ShareThis Page

Mt. Pleasant Glass Museum to welcome Pittsburgh Glass Center artists

| Wednesday, April 23, 2014, 9:00 p.m.
Officials of the Pittsburgh Glass Center will visit the Mt. Pleasant Glass Museum at 11 a.m. Saturday to conduct a demonstration on the making of marbles and other items pictured.
Submitted
Officials of the Pittsburgh Glass Center will visit the Mt. Pleasant Glass Museum at 11 a.m. Saturday to conduct a demonstration on the making of marbles and other items pictured.

Artists from the Pittsburgh Glass Center on Saturday will conduct a flame working demonstration involving the creation of various glass products at the Mt. Pleasant Glass Museum.

“Have you ever wondered how marbles are made? Or how about those wonderful beads on the charm bracelets that are so popular today?” said Cassandra Vivian, the museum's executive director.

“Well, come to the museum and find out as our friends from the Pittsburgh Glass Center visit and demonstrate how it is all done,” she said.

Located on Penn Avenue in Pittsburgh, the center is a school, gallery and state-of-the-art glass studio dedicated to teaching, creating and promoting contemporary glass art, according to the center's website, pittsburghglasscenter.org.

An experienced glass artist from the center will be at the museum starting at 11 a.m. to make beads, marbles and small glass sculptures for those in attendance through use of a tabletop torch.

“It's very enjoyable, and it's a great way to exhibit glass art in the community,” said Ashley McFarland, the center's outreach coordinator.

World-renowned glass artists often visit to the studio to complete various projects, Vivian said.

People interested in learning more about glass can visit the center to take a class, explore the contemporary glass gallery or watch live, hot glass demonstrations, the site states.

Center officials also give visitors hands-on experience on how to create various items from glass, including marbles, fused tiles and paperweights through use of the torch, furnace or kiln there, she said.

“It's known to be one of the best facilities in the United States, and the center offers opportunities for everyone to enjoy glass,” Vivian said.

Anne Madarasz, a member of the glass museum's board of directors and museum division director and director of the Western PA Sports Museum at the Heinz History Center, sees the center's involvement with the museum as another step forward for the organization, she said.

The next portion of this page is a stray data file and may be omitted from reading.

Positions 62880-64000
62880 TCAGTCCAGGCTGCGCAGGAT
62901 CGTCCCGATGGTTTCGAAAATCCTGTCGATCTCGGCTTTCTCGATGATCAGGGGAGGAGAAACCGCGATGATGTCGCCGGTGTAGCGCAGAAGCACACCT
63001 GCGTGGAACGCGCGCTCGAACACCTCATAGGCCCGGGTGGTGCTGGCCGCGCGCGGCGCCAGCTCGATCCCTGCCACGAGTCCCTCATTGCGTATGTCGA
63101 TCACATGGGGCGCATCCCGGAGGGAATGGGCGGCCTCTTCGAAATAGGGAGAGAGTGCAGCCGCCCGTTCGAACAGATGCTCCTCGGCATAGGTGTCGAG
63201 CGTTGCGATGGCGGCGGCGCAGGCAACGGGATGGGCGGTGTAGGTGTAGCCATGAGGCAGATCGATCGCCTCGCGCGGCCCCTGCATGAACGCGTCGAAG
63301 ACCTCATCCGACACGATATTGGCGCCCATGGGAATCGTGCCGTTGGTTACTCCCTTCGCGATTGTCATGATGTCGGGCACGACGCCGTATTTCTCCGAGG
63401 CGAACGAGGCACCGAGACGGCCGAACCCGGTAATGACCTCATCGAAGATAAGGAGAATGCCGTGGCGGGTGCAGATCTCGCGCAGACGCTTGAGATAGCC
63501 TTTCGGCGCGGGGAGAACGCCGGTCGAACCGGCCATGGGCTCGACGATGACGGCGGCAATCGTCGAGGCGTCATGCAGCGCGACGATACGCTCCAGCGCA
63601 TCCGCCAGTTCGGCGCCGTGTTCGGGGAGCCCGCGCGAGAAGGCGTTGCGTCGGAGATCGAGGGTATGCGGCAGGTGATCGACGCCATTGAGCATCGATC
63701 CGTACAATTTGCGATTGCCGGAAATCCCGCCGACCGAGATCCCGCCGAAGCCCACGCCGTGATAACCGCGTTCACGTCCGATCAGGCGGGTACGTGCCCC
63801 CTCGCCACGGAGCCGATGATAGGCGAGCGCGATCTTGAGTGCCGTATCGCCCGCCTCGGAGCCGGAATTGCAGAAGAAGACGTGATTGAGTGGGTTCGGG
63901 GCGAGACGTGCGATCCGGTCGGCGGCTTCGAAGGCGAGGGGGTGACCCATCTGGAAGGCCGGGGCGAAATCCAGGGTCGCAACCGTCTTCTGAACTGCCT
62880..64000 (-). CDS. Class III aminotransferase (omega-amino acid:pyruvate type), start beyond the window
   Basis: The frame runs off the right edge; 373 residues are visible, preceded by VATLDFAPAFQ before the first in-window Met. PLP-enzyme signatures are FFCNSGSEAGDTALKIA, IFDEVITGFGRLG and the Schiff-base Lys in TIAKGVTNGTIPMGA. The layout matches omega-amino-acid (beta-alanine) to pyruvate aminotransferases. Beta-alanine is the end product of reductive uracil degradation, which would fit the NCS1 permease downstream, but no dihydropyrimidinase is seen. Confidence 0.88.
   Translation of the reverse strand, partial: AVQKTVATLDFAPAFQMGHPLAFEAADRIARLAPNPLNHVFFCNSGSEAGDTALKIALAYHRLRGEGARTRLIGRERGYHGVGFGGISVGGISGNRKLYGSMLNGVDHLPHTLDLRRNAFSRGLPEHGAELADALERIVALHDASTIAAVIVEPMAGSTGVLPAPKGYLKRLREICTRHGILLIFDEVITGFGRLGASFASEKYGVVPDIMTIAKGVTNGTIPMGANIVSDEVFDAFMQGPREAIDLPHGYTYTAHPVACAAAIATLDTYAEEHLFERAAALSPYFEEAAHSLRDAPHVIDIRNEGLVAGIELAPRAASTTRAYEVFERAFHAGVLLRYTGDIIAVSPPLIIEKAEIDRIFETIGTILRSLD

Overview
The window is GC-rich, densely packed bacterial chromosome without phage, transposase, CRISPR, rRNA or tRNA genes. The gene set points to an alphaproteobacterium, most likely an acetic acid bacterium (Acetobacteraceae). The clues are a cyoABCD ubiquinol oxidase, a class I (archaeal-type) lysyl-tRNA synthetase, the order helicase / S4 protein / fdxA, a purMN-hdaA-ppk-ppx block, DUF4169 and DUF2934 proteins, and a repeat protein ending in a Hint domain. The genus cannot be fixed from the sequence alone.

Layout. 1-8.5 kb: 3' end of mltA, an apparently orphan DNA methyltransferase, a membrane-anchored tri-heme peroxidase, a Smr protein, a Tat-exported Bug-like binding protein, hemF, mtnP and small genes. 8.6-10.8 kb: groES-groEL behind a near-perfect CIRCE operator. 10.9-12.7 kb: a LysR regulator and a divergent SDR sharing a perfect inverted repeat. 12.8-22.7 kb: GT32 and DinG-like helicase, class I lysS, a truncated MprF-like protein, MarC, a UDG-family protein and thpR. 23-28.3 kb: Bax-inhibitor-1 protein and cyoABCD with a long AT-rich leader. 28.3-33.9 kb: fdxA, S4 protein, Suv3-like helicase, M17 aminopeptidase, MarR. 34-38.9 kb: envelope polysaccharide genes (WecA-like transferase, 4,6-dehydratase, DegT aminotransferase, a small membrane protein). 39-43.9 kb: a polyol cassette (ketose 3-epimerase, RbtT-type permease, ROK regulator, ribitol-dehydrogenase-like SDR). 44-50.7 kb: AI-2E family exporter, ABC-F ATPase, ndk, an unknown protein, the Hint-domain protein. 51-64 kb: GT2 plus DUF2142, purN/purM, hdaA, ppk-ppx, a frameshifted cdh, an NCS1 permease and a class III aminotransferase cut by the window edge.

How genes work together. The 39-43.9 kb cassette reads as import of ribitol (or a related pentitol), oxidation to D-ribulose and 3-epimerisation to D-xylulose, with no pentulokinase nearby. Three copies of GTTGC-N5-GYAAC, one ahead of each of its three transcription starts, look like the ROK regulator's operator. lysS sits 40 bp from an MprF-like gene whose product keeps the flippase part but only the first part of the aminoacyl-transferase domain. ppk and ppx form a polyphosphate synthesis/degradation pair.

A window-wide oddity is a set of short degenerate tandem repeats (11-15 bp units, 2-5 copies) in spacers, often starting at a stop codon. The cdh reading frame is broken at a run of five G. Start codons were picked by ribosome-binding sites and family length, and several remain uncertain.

“I think it's a great opportunity to see glass being made, and to learn about the process,” Madarasz said. “It's so integral to people understanding both the process and the material of glass, and the work that's been done in Mt. Pleasant over the past 100 years.”

On June 14, officials from the Pittsburgh Glass Center will return to the museum to conduct a hands-on, fusion workshop when attendees will fuse colorful glass onto framed glass to make sun catchers, Vivian said.

“This is where you get a plain sheet of glass, make a design or a face, and they will take it back to the center and fire it in their ovens and bring them back for those who make them,” Vivian said.

The cost of admission to Saturday's event at the museum is $7. No experience is required and all materials are provided.

The museum is located at 402 E. Main St., Suite 600, in Mt. Pleasant Township.

Space is limited. Reservations are required.

For more information, call the museum from 11 a.m. to 3 p.m. at 724-547-5929 or call Vivian at 724-542-4949 in the afternoon or evening.

A.J. Panian is an editor for Trib Total Media. He can be reached at 724-547-5722 or apanian@tribweb.com.

TribLIVE commenting policy

You are solely responsible for your comments and by using TribLive.com you agree to our Terms of Service.

We moderate comments. Our goal is to provide substantive commentary for a general readership. By screening submissions, we provide a space where readers can share intelligent and informed commentary that enhances the quality of our news and information.

While most comments will be posted if they are on-topic and not abusive, moderating decisions are subjective. We will make them as carefully and consistently as we can. Because of the volume of reader comments, we cannot review individual moderation decisions with readers.

We value thoughtful comments representing a range of views that make their point quickly and politely. We make an effort to protect discussions from repeated comments either by the same reader or different readers

We follow the same standards for taste as the daily newspaper. A few things we won't tolerate: personal attacks, obscenity, vulgarity, profanity (including expletives and letters followed by dashes), commercial promotion, impersonations, incoherence, proselytizing and SHOUTING. Don't include URLs to Web sites.

We do not edit comments. They are either approved or deleted. We reserve the right to edit a comment that is quoted or excerpted in an article. In this case, we may fix spelling and punctuation.

We welcome strong opinions and criticism of our work, but we don't want comments to become bogged down with discussions of our policies and we will moderate accordingly.

We appreciate it when readers and people quoted in articles or blog posts point out errors of fact or emphasis and will investigate all assertions. But these suggestions should be sent via e-mail. To avoid distracting other readers, we won't publish comments that suggest a correction. Instead, corrections will be made in a blog post or in an article.